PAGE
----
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War Stories Collected, Digitized, Preserved


West Texas Veterans and their loved ones are sharing their stories with historians for the project, “War Stories: West Texans Experience War.” Historians from Angelo State University are working to preserve these stories by recording interviews, digitizing photographs, documents, letters, diaries and other artifacts.

On Monday the project made a stop in Abilene at the main branch of the public library. By mid-morning several veterans were being interviewed including Charles Schwertner. He served in the Air Force for 22 years. At the end of his military career he flew B52’s at Dyess Air Force Base, before he became the chief of intelligence there. He has a thick binder filled with a laminated military documents that he’s kept since retiring in 1984.

"I have a complete record from day one to the last day I served of every order that I ever had and I just wanted to share this with somebody because I’m 77, I don’t know how long I can talk about this," Schwertner said.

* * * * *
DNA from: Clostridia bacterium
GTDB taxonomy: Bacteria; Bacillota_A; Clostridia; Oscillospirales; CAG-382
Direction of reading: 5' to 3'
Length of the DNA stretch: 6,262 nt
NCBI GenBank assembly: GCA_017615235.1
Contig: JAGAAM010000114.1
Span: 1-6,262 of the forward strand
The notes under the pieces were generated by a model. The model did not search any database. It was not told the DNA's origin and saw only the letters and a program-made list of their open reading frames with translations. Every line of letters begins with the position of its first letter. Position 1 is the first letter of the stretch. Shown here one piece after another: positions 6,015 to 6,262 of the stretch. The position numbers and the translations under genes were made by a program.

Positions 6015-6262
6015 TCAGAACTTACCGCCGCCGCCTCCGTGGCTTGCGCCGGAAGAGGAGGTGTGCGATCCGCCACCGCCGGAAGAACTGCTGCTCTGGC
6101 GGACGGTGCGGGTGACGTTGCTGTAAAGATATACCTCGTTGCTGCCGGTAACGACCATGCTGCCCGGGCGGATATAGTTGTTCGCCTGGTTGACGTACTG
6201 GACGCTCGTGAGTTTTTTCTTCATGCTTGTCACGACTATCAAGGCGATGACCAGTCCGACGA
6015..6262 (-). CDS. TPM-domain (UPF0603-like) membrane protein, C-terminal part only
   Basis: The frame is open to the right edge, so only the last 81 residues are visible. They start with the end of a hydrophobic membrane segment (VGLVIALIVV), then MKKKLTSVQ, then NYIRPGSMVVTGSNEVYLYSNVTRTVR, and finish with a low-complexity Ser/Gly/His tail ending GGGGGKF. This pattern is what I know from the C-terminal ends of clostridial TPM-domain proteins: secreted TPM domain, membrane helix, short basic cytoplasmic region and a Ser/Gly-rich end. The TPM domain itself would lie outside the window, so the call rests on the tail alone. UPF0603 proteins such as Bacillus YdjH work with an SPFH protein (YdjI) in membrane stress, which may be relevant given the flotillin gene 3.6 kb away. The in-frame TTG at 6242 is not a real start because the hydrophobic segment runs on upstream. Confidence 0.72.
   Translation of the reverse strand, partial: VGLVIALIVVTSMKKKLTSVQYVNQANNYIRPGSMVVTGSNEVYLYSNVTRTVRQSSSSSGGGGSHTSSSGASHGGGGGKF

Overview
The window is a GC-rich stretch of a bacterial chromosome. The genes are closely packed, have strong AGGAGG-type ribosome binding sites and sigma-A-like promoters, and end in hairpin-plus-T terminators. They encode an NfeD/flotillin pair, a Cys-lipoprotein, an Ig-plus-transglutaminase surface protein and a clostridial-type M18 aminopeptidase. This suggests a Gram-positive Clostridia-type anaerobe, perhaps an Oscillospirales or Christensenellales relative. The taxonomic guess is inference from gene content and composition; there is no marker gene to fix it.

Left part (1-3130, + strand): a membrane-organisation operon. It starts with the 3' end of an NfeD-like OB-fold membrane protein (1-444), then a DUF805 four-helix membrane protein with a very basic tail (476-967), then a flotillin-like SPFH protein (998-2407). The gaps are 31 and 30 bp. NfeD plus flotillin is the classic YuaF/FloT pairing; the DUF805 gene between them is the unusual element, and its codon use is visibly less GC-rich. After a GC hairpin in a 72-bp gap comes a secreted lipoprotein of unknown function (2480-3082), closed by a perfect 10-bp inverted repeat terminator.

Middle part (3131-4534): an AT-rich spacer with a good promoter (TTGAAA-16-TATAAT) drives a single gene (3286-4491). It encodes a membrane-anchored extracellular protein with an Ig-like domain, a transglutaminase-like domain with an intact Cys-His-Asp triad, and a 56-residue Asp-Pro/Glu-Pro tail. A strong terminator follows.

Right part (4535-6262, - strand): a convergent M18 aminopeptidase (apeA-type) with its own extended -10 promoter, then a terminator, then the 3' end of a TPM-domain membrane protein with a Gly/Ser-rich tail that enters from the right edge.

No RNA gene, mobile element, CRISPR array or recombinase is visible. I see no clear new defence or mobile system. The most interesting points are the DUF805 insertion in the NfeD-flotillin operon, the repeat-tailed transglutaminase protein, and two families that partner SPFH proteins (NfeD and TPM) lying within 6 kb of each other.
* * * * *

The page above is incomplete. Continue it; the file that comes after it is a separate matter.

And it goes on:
Charles Schwertner shows his collection of military orders to Christine Lamberson at the Abilene Public Library on Monday, May 15, 2017.
Charles Schwertner shows his collection of military orders to Christine Lamberson at the Abilene Public Library on Monday, May 15, 2017.

His orders were digitized by the historians leading the effort to preserve stories about West Texans connected to the military.

"We talk to people who were deployed, who were in combat, people who weren’t deployed, people who didn’t see combat," said Christine Lamberson. "People who are in all sorts of different positions and their loved ones. People who had a husband or a wife or a child in the military. We want to hear the whole swath of experiences."

Lamberson is an Assistant Professor of History at Angelo State University and a co-director of the grant. She said it’s important to collect these stories so that others can learn the long history of the military’s relationship with West Texas.

"I think people have really enjoyed sharing their stories," Lamberson said. "We have people who are enthusiastic and ready to go right away as soon as they hear about the project. Sometimes people are hesitant, they feel like they don’t really have a story that’s “important enough” or that they didn’t as they sometimes say, 'do anything' but we really try to reassure people that they definitely have a story to tell."

The three-year-project is funded in part by the National Endowment of the Humanities. Lamberson and her colleagues will head to Big Spring next. In addition to traveling, they make home visits and meet with participants at Angelo State University in San Angelo. ­­­The project is on display at Angelo State and online at Angelo.edu/warstories where you can also find out how to submit your story.